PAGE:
Lade - The past couple of days has seen a subtle change in the weather from wet and windy to drier, but still windy conditions, as a high pressure system settles over the country delivering a north-easterly airflow. Yesterday it started off calm and a Short-eared Owl quartering the Desert towards the water tower was a delight to watch. We walked Mockmill Sewer where a few autumn Blackbirds and Song Thrushes lingered in the scrub and a Woodcock was flushed by Barney, one of only a handful I`ve seen this past couple of months.
Around the pit margins Water Rails and Cetti`s Warblers were chattering away and two Marsh Harriers chivvied a flock of Coots for weaklings over by the `mirrors`. By the ponds a flock of Long-tailed Tits harboured a Chiffchaff and a couple of Goldcrests while a second Woodcock rocketed skywards from the willow swamp. Amongst a couple of hundred wildfowl on the lakes lurked a single Goldeneye and a pair of Pintails, the latter a scarce bird hereabouts.
On the walk home the two Woodcocks got me thinking as to how scarce they`ve become over recent years. The latest Kent Bird Atlas shows a significant breeding range contraction across the county for no definitive reason. Many thousands are still routinely shot here in Britain during the winter months, particularly in the Western Isles and Cornwall, while millions more come to grief from Continental gunners. How anyone would want to shoot such a beautiful bird for so called `sport` is beyond me, but they do, and no doubt will continue to do so until, like the once common Eskimo Curlew, there are none left.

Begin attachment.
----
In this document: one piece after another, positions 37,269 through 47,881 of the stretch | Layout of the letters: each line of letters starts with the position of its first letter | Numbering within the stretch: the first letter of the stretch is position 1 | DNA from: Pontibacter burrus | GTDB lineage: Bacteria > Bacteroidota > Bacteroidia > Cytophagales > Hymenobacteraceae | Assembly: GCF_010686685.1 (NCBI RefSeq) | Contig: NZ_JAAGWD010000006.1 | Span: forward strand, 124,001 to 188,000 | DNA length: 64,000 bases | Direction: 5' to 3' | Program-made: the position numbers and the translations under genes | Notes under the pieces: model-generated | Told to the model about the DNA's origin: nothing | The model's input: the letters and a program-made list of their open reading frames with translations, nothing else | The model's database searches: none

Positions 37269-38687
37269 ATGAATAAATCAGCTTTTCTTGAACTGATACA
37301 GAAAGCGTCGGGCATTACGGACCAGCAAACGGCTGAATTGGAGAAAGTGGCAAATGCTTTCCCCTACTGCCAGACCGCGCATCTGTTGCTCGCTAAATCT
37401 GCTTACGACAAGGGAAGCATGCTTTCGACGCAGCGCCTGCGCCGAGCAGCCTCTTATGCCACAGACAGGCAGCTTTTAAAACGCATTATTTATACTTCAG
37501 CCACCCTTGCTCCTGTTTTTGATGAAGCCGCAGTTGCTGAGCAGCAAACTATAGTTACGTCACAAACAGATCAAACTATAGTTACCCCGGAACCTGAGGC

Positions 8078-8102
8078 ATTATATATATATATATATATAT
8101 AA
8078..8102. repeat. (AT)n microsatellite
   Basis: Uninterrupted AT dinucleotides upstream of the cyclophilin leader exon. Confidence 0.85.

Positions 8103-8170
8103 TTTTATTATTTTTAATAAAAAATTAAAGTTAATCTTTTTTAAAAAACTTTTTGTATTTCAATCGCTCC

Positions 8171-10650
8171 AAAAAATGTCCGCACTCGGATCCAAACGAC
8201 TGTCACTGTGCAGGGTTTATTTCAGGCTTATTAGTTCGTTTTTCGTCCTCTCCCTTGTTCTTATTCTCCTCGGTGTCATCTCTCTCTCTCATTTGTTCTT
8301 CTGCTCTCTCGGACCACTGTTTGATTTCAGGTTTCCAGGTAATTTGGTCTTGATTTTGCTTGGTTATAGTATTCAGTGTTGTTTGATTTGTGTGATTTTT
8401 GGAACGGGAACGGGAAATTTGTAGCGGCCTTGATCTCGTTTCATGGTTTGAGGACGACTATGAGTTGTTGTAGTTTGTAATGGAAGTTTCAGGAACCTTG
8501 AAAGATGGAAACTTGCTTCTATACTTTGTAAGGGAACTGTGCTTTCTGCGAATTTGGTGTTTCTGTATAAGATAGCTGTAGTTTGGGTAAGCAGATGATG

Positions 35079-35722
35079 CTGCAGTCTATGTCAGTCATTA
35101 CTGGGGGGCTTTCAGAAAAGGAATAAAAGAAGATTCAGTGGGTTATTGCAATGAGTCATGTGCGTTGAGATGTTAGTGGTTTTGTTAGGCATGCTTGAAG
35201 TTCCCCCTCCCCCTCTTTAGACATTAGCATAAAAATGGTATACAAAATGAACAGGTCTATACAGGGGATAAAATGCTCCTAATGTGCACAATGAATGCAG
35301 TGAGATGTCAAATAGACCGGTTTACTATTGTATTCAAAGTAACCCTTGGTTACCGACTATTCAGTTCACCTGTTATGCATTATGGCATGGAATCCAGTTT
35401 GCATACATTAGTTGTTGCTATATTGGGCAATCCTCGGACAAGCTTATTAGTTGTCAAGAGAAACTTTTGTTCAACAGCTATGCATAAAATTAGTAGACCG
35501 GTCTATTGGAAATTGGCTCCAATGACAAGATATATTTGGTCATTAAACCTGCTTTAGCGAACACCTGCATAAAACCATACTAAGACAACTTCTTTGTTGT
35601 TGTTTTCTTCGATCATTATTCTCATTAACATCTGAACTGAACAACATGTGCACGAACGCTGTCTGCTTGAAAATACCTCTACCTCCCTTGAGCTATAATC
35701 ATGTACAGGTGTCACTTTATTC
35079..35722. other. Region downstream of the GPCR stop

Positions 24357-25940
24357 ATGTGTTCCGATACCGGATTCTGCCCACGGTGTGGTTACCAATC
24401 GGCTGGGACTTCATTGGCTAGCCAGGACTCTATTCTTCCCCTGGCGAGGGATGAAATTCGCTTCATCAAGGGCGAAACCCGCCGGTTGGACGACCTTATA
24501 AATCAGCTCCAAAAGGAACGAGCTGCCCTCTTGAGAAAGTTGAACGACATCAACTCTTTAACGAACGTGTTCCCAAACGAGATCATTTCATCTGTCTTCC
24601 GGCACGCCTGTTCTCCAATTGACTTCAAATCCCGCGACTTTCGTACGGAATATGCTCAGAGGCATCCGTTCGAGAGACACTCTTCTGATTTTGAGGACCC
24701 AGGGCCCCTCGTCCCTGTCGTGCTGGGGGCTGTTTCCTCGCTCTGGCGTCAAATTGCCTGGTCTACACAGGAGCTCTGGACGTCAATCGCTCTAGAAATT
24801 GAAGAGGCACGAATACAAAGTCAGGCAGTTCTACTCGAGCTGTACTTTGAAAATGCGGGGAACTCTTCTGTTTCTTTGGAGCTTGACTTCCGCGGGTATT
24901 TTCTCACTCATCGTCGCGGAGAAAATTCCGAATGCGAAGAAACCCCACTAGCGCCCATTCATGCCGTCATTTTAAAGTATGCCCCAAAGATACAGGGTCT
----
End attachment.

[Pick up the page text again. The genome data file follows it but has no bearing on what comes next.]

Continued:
Today was a different tale altogether on the local patch as the strong wind meant most birds were either hunkered down or sheltering in the willow swamp. Out on the Desert a mound of shingle (that passes for a `hill` in these parts!) delivered a smart Peregrine which eventually flew majestically over south lake to make a half hearted feint at a Woodpigeon. Over the years I`ve seen a number of raptors utilising this lookout point, particularly Hobbies in the summer and Merlins in winter.
RSPB - There was no real change on the bird reserve with the drake Ring-necked Duck and Cattle Egret still at Boulderwall, a roosting Long-eared Owl behind the Dipping Pond, Goosander on Burrowes and four Bewick`s Swans viewable from Cockles Bridge. Elsewhere, the Snow Bunting flock was reported from St Mary`s Bay.